Maersk Distribution Services Inc. now part of Damco?

Ranked number 17 in a recent global overview by the consultancy of Armstrong & Associates, Damco appears to be poised for growth.
By Patrick Burnson, Executive Editor
September 20, 2010 - LM Editorial

Damco, the logistics arm of A.P. Moller-Maersk and one of the world’s “top 20” providers of freight forwarding and supply chain management solutions, has announced that Maersk Distribution Services Inc. (MDSI) will be integrated into Damco.

Ranked number 17 in a recent global overview by the consultancy of Armstrong & Associates, Damco appears to be poised for growth.

“This seems like a good time to consolidate global operations,” said Tom Mathers, a spokesman for the National Customs Brokers and Freight Forwarders Association (NCBFAA). “That is particularly true if it enhances economy of scale.”

MDSI generates around $200 million in revenue per year in the U.S.. and Canada and employs more than 600 people. It is a warehousing and distribution company which delivers cross-docking, transload, warehousing and inland transportation services to shippers from its 18 facilities in the major ocean and rail gateways in North America.

According to spokesmen, this establishes a “critical link” between the international and domestic supply chains of many customers.??

“MDSI has during the last years re-organized, optimized and upgraded their facilities and are now well positioned for growth,” said Rolf Habben-Jansen, CEO of Damco in a statement.

He added that by integrating MDSI with Damco, shippers sourcing from overseas will benefit from systematic integration between the international supply chain to the domestic distribution, and it enables postponed decision making for final allocation of cargo to each store.

Delivering what it calls “cost and carbon efficient transportation and distribution services,” Damco is positioned to build a transparent supply chain to end-users and point-of-sale.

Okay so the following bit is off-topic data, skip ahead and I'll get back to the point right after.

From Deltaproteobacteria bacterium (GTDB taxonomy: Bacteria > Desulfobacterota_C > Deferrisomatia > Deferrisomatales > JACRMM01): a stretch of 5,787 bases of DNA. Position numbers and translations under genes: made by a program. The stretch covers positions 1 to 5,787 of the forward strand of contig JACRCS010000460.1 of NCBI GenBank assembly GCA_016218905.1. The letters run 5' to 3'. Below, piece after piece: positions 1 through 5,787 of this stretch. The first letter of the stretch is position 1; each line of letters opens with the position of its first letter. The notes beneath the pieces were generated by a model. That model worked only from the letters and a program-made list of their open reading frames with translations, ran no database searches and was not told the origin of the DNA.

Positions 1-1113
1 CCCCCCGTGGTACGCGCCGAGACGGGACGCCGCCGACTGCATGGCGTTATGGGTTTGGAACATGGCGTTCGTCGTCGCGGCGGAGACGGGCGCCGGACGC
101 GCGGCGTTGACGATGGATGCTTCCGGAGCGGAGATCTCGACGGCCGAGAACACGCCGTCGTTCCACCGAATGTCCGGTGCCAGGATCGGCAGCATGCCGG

“The MDSI team is a natural extension to Damco. MDSI substantially enhances our offerings to the market and enables us to extend the scope of the services we offer to our valued customers” said Habben-Jansen



About the Author

image
Patrick Burnson
Executive Editor

Patrick Burnson is executive editor for Logistics Management and Supply Chain Management Review magazines and web sites. Patrick is a widely-published writer and editor who has spent most of his career covering international trade, global logistics, and supply chain management. He lives and works in San Francisco, providing readers with a Pacific Rim perspective on industry trends and forecasts. You can reach him directly at .(JavaScript must be enabled to view this email address).


Subscribe to Logistics Management magazine

Subscribe today. It's FREE!
Get timely insider information that you can use to better manage your
entire logistics operation.
Start your FREE subscription today!

Recent Entries

Disruptions at West Coast ports, which were resolved at the end of February, may have distorted the numbers

Growth firmly remains in the cards for both the manufacturing and non-manufacturing sectors in 2015. That was the main takeaway from the December 2014 Semiannual Economic Forecast from the Institute for Supply Management (ISM), which, in many ways, picked up where its companion Spring 2014 report published last April left off.

First quarter revenue of $1.776 billion was down 4.8 percent annually but up 4.6 percent in constant currency. And adjusted EBITDA at $51 million saw an 18.6 percent annual gain, with a 23.3 percent increase in constant currency.

Heading into 2015, the intermodal sector was faced with the same challenges it had exiting 2014, namely the West Coast port labor disruption and harsh winter weather. But even with these obstacles volumes still managed to show overall growth on an annual basis, according to the most recent edition of the Intermodal Market Trends & Statistics Report from the Intermodal Association of North America (IANA).

Forget cost cutting. Innovation and sustainability are the most important factors in business today. The companies that get it right can still win in a flat economy, says ISM CEO Tom Derry.

About the Author

Patrick Burnson, Executive Editor
Patrick Burnson is executive editor for Logistics Management and Supply Chain Management Review. Patrick covers international trade, global logistics, and supply chain management. He lives and works in San Francisco, providing readers with a Pacific Rim perspective on industry trends and forecasts. Contact Patrick Burnson

Comments

Post a comment
Commenting is not available in this channel entry.


© Copyright 2015 Peerless Media LLC, a division of EH Publishing, Inc • 111 Speen Street, Ste 200, Framingham, MA 01701 USA